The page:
Sonnie asked excitedly.

"No but we got there after half a dozen
had just been scalped. We came upon them in
the early mornin' just as the red sun fell over
their bodies. There were small, red marks on
top of the heads. The men were scouts who had
been surprised. One wore buckskin breeches."

"And did your men always give ready obedi-
ence?" asked Davy.

"Most of the time they did. Once I came
near havin* a riot with them. An aged Indian
bearin' a safe-conduct pass from General Cass
came to camp. He was footsore, hungry and
weary. The men did not want to receive him.
They said he was a spy and should be killed, and
they made plans to kill him. Just as they were
about to proceed, their six-foot-four Captain
arrived and stopped proceedin's. This angered



the men. One of them shouted at me that I was
a coward. I told him to choose his weapon and
step out and we 'd see who was the coward. This
he did not do. The frightened old Indian was
sent on his way in safety. "

"It was a hard campaign for you, and with
little results, ' ' Eutledge remarked.

"Hard, yes but not without results. There
are different kinds of results, you know, Mr.
Eutledge. I didn't kill any Indians, but I hi
far better luck than that. I got acquainted will
Major John T. Stuart of Springfield, who asked
to be of service to me."

"What's he going to do for you?" asked
Davy. * l Give you a fine gun or sword I ' '

"Better than, that, Son, he is goin' to let me
use his books."

"Books!" Sonny exclaimed, and the boy's
voice was so charged with disgust they all

"Yes, books," Abe Lincoln replied. "Rat-
tlesnakes and panthers and Indians know the
fightin' game and have weapons for the purpose,
but this sort of fightin' will never make the
world a better place to live in. If the world ever
gets to be the kind of a place you ask God for



when you pray, 'Thy kingdom come,' it's comin*
by brains and hearts instead of by claws and
fangs. You can't shoot sense nor religion into
a man any more than you can beat daylight into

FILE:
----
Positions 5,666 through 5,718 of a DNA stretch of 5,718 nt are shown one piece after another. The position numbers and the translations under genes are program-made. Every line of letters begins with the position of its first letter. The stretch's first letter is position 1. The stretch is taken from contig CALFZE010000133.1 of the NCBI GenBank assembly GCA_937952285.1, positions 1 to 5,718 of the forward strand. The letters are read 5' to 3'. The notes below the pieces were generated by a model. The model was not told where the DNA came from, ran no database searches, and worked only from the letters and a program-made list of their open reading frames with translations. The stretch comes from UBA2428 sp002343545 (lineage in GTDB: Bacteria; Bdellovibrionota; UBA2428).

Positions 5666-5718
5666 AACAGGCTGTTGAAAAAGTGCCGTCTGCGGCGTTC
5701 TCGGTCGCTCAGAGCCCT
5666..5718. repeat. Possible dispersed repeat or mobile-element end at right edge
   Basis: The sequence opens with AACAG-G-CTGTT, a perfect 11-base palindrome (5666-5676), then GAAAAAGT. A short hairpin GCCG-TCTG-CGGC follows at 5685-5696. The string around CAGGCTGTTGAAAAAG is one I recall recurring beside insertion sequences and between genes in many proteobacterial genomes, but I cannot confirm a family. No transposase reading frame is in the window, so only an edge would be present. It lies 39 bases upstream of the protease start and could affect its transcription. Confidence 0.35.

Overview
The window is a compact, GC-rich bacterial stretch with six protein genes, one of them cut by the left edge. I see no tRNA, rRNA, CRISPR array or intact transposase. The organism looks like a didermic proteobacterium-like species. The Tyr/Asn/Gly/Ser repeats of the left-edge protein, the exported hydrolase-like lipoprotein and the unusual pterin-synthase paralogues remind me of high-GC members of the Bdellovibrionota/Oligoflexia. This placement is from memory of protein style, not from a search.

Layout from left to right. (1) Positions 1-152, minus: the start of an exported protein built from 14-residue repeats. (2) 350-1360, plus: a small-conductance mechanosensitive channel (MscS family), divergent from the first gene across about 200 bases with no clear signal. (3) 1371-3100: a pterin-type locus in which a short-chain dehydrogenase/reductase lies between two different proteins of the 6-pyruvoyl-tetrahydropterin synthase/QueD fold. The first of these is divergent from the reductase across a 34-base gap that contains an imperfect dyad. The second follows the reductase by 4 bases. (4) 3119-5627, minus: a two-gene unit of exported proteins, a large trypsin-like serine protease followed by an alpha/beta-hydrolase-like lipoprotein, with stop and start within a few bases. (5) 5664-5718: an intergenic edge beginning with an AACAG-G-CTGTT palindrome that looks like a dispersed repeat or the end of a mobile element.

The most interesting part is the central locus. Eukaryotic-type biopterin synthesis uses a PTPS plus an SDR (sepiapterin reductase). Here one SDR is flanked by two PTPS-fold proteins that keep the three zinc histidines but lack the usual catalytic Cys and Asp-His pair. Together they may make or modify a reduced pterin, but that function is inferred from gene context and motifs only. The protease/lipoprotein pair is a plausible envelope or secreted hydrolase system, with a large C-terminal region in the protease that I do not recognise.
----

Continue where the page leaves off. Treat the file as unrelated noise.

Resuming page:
the cellar with a club. Take a candle in, and the
thick darkness disappears ; just so give the peo-
ple knowledge and their ignorance and intoler-
ance and other devilment will disappear. I
haven't lived so powerful long yet, but I have
lived long enough to make up my mind that for
the good of all mankind books beat guns,


WHEN Abe returned from Ms few months
of service in the Black Hawk War, he learned
that his political opponent, Peter Cartwright,
had been making the most of his opportunity.

Abe Lincoln; had announced his candidacy
before he went away, but had had no time even
to plan a speaking tour. Peter Cartwright had
remained on his itinerary and had been speaking
to large audiences. The weapon Cartwright had
been using against his opponent with most tell-
ing effect was the implied charge that he was an

While Captain Lincoln had been gone from
New Salem a minister had come to the hamlet
to make his home, and was already one of the
circle composed of Mentor Graham, Dr. Allen,
William Green, John Rutledge, and other of Abe
Lincoln's good friends.

Even before his return these friends had
discussed the matter of religion as it pertained
to the success of this candidate, and had decided,
especially since Cartwright was making much



capital out of the fact that Abe Lincoln was not
a church member, that he should become one.

Accordingly he was called into council and
the case set before him.

"It is not necessary that I go to the Legis-
lature to keep my own self-respect," he said to
them. "It is necessary, however, that I deal
honestly with myself, and it would be neither fair
to me nor to your society for me to become a
member, since I do not believe as you claim to.
I have no use whatever for a God that plots
against innocent children and helpless women,
encourages murder, that throws rocks down on
honest soldiers and, as recorded, does many
other foolish and wicked things which would
shame a decent Indian. I'm familiar with the
Good Book too familiar to swallow some por-
tions of it whole. Whenever you get together
on the rule 'Love your neighbor* that Jesus
himself taught, I'll join you."

" Cartwr^ght is making much of your refusal
to be counted with Christians."

"And by doin' just this thing Cartwright
is provin' himself either ignorant of the Con-
stitution of the United States or knowingly be-
traying it. Our Constitution stands forever for



the separation of Church and State, of religion
and politics. If my common, everyday horse-
sense will not let me believe in purgatorial fires,
what has that to do with making Sangamon Eiver
navigable? If I haven't any better sense than
to pray to an image, that's my affair so long
as it is not allowed to enter into or affect my
public policies, or I do not try to inflict it on